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Autumn Statement: DCN welcomes local housing allowance and planning boosts

Published: 22 November 2023

The Government has today announced significant extra funding to ease homelessness pressures in response to a campaign led by the District Councils’ Network (DCN).

In his Autumn Statement this afternoon, Chancellor Jeremy Hunt announced a series of measures for which the DCN has pushed hard. These include greater support for people at risk of homelessness; greater freedom to set planning fees locally, and funding to mitigate the impact of nutrient pollution.

However, the long-term future of essential council services to help vulnerable people remains unclear in local government’s difficult financial environment.


The DCN welcomes Jeremy Hunt’s decision to raise Local Housing Allowance (LHA) rates to the 30th percentile of local market rates.

The Chancellor took action after 119 councils – including two-thirds of all district councils – signed a cross-party letter to him, warning that the scale of the temporary accommodation crisis threatens both councils’ financial viability and the wellbeing of many people who are close to crisis point. 

The cost of temporary accommodation to councils hit £1.7bn last year and is set to be higher still in 2023-24.  

Cllr Sam Chapman-Allen, Chairman of the District Councils’ Network, said: “We are appreciative that the Government has listened to the concerns of councils – by raising the Local Housing Allowance rate, the Chancellor has done a huge amount to ensure more housing is available to those most in need of support.

“We have campaigned long and hard for the Government to take this action with the scale of the feeling demonstrated recently by 119 councils signing our letter calling for extra support.

“This move will be hugely welcomed by district councils and will have a huge impact by both boosting the supply of affordable housing and providing financial relief to councils which have been reeling as a result of rising costs.

“However, no one should be under any illusion that the homelessness crisis is over – there has been no commitment to uprate the Local Housing Allowance annually and, despite the measures announced today, there remain far too few affordable homes for those in need.

“We seek to work with Government to devise a long-term plan to smash the barriers to affordable housing, including the many financial and regulatory restrictions which prevent councils from building homes ourselves.”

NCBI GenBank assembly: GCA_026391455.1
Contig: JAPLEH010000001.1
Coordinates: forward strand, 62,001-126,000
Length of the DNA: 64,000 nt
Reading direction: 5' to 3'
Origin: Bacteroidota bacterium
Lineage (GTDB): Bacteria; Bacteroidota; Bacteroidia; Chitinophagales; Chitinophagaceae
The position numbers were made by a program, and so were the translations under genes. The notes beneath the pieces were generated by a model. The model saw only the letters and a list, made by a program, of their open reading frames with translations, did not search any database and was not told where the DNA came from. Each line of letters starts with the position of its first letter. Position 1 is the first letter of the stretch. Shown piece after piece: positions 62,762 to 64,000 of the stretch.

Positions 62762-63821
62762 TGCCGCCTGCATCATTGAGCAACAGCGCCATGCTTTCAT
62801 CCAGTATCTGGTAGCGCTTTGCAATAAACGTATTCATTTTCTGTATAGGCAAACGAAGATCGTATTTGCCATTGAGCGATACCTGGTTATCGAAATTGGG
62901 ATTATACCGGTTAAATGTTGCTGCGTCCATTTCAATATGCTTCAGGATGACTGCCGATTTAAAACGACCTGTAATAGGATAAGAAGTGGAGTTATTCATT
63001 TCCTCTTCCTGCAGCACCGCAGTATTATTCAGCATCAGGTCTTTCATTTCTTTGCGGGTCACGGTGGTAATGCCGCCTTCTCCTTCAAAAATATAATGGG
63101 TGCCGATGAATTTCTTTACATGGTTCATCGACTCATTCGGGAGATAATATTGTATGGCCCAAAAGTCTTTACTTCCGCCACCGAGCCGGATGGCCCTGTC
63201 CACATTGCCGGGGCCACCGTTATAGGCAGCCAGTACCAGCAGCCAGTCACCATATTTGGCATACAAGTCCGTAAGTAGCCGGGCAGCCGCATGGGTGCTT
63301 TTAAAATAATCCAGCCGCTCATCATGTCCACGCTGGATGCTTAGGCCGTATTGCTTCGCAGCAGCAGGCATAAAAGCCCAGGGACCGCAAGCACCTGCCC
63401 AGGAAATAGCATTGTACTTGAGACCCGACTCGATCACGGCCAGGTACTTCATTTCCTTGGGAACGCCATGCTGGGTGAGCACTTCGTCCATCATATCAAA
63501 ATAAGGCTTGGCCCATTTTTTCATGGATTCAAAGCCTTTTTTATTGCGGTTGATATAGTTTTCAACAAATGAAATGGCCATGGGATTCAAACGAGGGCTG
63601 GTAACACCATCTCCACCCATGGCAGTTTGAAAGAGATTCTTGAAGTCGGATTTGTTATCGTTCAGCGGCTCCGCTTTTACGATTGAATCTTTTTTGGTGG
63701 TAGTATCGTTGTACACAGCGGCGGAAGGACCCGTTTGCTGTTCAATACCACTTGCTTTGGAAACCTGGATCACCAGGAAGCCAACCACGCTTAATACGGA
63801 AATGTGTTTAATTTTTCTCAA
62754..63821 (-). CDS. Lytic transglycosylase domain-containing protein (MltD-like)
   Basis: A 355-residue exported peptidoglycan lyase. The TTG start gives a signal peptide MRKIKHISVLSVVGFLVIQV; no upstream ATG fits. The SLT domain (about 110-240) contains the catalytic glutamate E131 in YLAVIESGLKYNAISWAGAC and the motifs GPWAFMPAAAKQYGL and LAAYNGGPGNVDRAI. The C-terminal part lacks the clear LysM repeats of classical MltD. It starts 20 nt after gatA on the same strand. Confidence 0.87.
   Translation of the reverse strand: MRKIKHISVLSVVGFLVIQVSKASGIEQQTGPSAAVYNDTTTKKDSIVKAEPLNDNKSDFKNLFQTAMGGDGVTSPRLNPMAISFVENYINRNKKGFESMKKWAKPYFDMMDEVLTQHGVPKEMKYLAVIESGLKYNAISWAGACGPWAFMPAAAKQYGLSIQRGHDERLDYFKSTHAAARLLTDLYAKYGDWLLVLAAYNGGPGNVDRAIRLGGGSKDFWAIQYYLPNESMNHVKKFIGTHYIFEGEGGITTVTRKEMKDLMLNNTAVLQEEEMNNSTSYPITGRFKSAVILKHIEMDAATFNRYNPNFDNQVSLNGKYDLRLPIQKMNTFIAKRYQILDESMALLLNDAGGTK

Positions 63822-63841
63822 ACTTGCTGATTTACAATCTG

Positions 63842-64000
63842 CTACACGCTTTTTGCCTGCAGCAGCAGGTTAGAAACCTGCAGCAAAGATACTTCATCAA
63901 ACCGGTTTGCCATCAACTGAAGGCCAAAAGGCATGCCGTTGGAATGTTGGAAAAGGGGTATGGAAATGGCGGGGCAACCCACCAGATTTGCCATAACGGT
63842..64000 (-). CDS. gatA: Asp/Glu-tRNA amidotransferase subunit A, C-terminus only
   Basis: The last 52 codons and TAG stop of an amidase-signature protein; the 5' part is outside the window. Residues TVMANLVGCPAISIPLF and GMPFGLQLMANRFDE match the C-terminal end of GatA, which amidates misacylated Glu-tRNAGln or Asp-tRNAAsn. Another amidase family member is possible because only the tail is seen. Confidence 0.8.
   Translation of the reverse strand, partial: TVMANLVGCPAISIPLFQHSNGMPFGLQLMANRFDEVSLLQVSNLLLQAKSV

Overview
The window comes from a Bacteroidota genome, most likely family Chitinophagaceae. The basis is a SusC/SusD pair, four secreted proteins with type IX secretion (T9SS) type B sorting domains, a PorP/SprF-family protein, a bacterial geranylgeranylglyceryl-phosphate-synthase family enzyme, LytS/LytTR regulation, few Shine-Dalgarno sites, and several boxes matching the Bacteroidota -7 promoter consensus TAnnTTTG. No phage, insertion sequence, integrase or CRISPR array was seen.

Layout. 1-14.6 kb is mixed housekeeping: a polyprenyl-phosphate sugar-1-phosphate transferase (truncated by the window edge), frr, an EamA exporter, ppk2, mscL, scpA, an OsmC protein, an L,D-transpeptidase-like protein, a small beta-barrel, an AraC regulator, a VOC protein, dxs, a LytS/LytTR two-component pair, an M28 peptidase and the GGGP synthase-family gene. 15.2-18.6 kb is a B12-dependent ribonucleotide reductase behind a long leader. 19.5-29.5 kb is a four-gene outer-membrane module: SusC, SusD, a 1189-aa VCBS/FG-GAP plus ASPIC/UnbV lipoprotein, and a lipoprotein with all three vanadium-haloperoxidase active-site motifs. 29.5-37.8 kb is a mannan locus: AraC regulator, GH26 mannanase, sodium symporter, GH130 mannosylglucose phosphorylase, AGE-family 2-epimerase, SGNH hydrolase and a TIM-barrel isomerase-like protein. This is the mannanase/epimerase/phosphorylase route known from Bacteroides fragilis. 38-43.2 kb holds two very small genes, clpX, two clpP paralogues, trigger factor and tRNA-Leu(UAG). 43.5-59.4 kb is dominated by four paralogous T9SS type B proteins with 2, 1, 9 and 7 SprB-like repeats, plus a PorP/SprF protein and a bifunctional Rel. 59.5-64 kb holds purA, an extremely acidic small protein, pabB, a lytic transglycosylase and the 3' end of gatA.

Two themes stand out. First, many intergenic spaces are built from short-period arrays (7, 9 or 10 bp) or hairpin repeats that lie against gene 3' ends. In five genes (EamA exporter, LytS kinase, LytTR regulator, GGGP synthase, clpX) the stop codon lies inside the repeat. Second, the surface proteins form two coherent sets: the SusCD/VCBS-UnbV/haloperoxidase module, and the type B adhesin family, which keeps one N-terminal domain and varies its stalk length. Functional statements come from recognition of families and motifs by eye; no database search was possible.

Cllr Hannah Dalton, DCN’s Housing spokesperson, said: “The raising of the LHA has today provided a lifeline to council services which are themselves a lifeline – to some of the most vulnerable people in society, and to other parts of the public sector, which are spared the extra costs of dealing with the homelessness that would otherwise arise.

“However, the long-term prognosis of our services to prevent homelessness remains unclear amid rising demand and the overall financial difficulties experienced by councils. We need a long-term funding settlement in order to safeguard our essential work.” 


DCN has also expressed support for the Chancellor’s confirmation that planning fees will increase, providing welcome financial support for this most stretched of local government services, and for his move to allow councils to use planning fees to recover the full costs of processing major business applications.

Jeremy Hunt announced this alongside a move to create new premium planning services offering accelerated decisions for major projects, with fee refunds when target deadlines for decisions are not met.

Cllr Sam Chapman-Allen, DCN’s Chairman, said: “Councils stand alongside the Government in seeking to support business and we are committed to reducing the time it takes to process planning applications that can boost jobs and help grow our local and national economies.